Benefits of Single Premium Immediate Annuities
Single premium immediate annuities offer interested investors the following benefits:
- Consistent income: Single premium immediate annuities guarantee payments for a set period of time.
- Lifetime coverage: Purchasers can elect for the payments to continue over their lifetime, ensuring they’ll never run out of money.
- No fees: Single premium immediate annuities rarely have any fees associated with their maintenance.
- Simple maintenance: Once the insurance company establishes the single premium immediate annuity, it requires little to no oversight.
- Cost of living: Purchasers can choose to add a cost-of-living rider to their annuity contract ensuring an increase in the interest rate concurrent with inflation.
- Inheritance: Purchasers can choose to add an inheritance rider to their annuity contract, stipulating that any remaining funds go to a beneficiary after the purchaser’s death.
Disadvantages of Single Premium Immediate Annuities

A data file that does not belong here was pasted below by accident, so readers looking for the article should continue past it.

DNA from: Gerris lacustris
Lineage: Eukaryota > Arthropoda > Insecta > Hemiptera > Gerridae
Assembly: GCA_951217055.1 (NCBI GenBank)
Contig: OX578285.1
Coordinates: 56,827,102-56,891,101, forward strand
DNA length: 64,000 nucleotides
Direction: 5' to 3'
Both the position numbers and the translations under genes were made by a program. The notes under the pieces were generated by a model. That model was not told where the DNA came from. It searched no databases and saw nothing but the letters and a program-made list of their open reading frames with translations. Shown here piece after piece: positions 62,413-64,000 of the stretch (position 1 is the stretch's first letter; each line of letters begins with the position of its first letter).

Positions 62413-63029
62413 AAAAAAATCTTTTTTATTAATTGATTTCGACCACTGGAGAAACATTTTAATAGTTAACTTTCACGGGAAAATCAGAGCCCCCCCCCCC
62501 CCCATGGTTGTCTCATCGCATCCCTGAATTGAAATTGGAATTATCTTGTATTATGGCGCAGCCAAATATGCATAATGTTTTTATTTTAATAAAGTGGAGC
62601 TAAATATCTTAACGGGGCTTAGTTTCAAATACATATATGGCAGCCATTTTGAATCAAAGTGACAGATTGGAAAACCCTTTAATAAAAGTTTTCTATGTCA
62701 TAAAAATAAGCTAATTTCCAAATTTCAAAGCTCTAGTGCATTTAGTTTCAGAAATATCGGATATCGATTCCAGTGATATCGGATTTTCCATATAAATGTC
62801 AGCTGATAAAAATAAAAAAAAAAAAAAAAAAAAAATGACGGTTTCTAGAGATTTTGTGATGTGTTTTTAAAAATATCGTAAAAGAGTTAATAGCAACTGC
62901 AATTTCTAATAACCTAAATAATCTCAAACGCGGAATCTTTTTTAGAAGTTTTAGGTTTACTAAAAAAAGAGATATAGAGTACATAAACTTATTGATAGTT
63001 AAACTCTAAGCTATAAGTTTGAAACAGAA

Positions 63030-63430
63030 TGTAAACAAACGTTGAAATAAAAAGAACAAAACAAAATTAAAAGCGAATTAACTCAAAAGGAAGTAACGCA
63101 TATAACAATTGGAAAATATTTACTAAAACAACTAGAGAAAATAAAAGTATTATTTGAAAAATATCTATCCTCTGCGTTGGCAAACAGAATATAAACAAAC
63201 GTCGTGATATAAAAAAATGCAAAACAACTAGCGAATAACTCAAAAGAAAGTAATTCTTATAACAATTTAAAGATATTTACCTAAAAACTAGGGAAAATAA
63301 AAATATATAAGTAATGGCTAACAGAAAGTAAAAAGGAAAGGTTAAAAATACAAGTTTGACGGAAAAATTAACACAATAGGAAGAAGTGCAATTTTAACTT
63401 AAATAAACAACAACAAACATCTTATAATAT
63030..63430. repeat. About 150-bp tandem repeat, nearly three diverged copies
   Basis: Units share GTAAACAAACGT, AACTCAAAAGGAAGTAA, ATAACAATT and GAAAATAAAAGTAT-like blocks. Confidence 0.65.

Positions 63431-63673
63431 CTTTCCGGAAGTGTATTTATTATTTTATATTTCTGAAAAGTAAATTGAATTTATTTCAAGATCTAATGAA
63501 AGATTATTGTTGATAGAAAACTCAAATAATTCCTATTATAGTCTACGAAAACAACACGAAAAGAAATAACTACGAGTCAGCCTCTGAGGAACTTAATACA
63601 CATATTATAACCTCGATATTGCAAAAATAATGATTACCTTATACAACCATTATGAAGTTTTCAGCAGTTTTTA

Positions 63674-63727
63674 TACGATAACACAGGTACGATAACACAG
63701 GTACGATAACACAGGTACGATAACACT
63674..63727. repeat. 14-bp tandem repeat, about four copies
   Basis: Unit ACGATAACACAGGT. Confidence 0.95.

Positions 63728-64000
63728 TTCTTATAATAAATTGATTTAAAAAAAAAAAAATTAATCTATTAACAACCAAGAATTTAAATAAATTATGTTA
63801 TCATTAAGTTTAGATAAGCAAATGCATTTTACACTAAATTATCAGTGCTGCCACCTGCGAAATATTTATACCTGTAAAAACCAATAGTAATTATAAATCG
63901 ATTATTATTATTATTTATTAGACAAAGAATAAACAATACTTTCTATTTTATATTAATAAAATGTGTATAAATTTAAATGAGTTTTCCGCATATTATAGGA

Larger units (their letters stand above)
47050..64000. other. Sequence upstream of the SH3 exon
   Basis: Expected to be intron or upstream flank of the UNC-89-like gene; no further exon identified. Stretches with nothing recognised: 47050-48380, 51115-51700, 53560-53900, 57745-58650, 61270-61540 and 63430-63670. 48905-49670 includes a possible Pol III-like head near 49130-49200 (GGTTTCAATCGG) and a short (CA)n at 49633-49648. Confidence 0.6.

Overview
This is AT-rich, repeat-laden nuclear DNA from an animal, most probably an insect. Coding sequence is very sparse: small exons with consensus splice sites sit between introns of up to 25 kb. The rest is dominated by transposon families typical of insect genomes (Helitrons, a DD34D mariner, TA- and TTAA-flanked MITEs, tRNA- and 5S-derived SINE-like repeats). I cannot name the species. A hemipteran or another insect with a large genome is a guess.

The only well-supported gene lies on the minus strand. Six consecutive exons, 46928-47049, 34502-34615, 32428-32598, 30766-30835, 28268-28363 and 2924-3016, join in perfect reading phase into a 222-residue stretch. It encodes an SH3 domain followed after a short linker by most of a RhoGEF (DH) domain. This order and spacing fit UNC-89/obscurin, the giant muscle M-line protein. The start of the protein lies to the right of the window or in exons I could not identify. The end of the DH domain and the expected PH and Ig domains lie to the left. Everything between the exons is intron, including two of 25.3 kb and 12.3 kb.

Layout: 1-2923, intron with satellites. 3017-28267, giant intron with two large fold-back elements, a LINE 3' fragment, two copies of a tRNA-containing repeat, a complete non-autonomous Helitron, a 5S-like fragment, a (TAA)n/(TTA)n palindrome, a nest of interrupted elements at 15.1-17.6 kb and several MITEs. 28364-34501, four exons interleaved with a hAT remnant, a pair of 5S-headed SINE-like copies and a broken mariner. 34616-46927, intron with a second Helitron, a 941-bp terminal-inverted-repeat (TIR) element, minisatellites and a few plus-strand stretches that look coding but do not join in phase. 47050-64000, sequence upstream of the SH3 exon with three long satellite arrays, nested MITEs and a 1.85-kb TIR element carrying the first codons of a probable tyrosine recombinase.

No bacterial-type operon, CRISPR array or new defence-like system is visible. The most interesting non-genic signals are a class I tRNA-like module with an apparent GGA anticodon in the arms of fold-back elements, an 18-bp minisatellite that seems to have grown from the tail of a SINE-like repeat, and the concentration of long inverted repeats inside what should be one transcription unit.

Interested investors should consider the disadvantages of a single premium immediate annuity, including:
- No flexibility: Once purchased, investors can’t access their money, apart from their disbursements, if they need it. They would need to sell the annuity to a third-party company in order to access their cash.
- Interest rate issues: Investors who purchase a fixed annuity may not have enough money long-term with rising inflation. Additionally, those who select a varied annuity might lose money if the stock market crashes.
- Insurance company health: The safety of the annuity depends wholly on the health of the insurance company. If the insurance company goes out of business, then investors might lose all their money.
- Early death: Investors who die before receiving the full value of their annuity will lose their money unless they’ve elected to purchase an inheritance rider.
Who Should Purchase a Single Premium Immediate Annuity?
Single premium immediate annuities are a great choice for people close to retirement who have a large amount of money sitting in the bank and have already maxed out other retirement accounts like IRAs or 401(k)s.
Investors should take time to research and learn about different retirement products before selecting one. A single premium immediate annuity is one option that might meet the investor’s needs and provide lifelong financial stability.